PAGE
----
Will CBS heed Daily Mail's demand? Tabloid seeks deletion of 'offending content' from Meghan Markle interview
In the latest development in the Meghan Markle vs royal family fiasco, Associated Newspapers, which owns UK's tabloid Daily Mail, has written to ViacomCBS demanding that "offending content" be deleted from the interview before it's re-aired on March 12, as per The Hollywood Reporter. Daily Mail's lawyers took exception to the images in a newspaper headline montage in the special, which they claim has been "altered or misinterpreted." They demanded that this montage be edited from the TV special.
"As a responsible broadcaster with integrity, we believe therefore that you will deprecate, as we do, the deliberate distortion and doctoring of newspaper headlines in the misleading montage of British newspapers broadcast in ‘Oprah with Meghan and Harry’. Many of the headlines have been either taken out of context or deliberately edited and displayed as supporting evidence for the programme’s claim that the Duchess of Sussex was subjected to racist coverage by the British press," Associated Newspapers group legal director Elizabeth Hartley wrote.
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According to Deadline, Associated Newspapers cited three examples in its letter, arguing that the most "egregious" was an image containing the headline: “Meghan’s seed will taint our Royal Family.” The company claimed this was an edited version of the original headline, which reported on the suspension of a UKIP member over her racist texts about Markle. For those unaware, UKIP is a UK political party.The original headline was: "Meghan’s seed will taint our Royal Family’: UKIP chief’s glamour model lover, 25, is suspended from the party over racist texts about Prince Harry’s wife-to-be."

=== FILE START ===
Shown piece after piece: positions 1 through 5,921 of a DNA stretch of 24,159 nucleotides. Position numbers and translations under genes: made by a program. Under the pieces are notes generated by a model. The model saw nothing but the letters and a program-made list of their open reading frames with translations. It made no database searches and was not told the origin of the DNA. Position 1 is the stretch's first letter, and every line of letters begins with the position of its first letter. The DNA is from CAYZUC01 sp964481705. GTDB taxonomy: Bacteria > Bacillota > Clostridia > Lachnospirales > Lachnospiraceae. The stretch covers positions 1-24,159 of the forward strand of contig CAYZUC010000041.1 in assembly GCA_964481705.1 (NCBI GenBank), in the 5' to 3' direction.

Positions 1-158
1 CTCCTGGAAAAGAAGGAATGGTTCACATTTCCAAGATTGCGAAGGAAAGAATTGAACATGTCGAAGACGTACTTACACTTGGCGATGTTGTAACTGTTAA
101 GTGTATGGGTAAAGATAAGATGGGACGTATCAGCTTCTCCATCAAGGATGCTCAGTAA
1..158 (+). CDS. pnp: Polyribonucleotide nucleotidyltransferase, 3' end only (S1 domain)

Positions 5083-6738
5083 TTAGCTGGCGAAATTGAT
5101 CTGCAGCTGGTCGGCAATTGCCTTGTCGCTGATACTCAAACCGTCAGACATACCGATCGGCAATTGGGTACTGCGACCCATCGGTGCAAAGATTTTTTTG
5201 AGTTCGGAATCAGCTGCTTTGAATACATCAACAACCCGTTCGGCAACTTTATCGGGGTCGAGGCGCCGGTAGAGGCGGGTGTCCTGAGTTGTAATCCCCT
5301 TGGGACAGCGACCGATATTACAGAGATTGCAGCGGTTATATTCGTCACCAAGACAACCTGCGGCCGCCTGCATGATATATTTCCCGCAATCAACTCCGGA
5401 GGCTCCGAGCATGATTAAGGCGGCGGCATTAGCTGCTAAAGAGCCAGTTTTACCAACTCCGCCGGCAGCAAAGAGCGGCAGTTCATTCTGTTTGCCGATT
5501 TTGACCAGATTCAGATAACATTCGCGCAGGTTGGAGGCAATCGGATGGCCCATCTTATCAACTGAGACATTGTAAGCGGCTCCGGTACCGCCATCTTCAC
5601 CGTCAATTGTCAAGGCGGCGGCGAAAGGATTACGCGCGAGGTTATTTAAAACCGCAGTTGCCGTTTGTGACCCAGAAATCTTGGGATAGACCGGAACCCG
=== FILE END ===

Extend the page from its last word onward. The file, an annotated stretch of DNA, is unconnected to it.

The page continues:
“I should be grateful for your urgent confirmation that the offending content will be removed from the program currently being made available to the public. We also understand that a further broadcast is being planned tonight. The montage should therefore be deleted prior to that broadcast," Hartley added.
The primetime special on CBS that went on for two hours saw the Duke and Duchess of Sussex give their first in-depth interview on TV after leaving the royal family. The interview saw Oprah speaking to Meghan on the reason behind stepping away from royal life, marriage to Prince Harry, her philanthropic work and more. The talk also saw Prince Harry join in and the couple talking about their move to the US. And in answering these questions, there was some startling revelations that took the world by storm.
Although the interview with Meghan and Harry was a major rating boost for CBS, with the network paying roughly $8 million for the rights to the program and selling 30-second commercials at a rate of $325,000. It was the 1993 tell-all with the pop star, Michael Jackson that has continued to be the most-watched interview of Oprah's decorated career. The 90-minute sit-down with Jackson was viewed by an audience of 62 million viewers who tuned in to ABC. This, during an era when broadcast networks faced most of their competition from cable TV only, was beyond commendable as it was available around 60 percent of US households.
Earlier, we reported that an average of 17.1 million viewers watched the two-hour special telecast that aired on March 7 from 8 to 10 pm on both coasts, as per Nielsen. Considering CBS sold 30-second commercials at a rate of $325,000, the viewership is a whopping success for the network. The interview also saw Oprah being dubbed as "the best interviewer" with fans calling it a masterclass.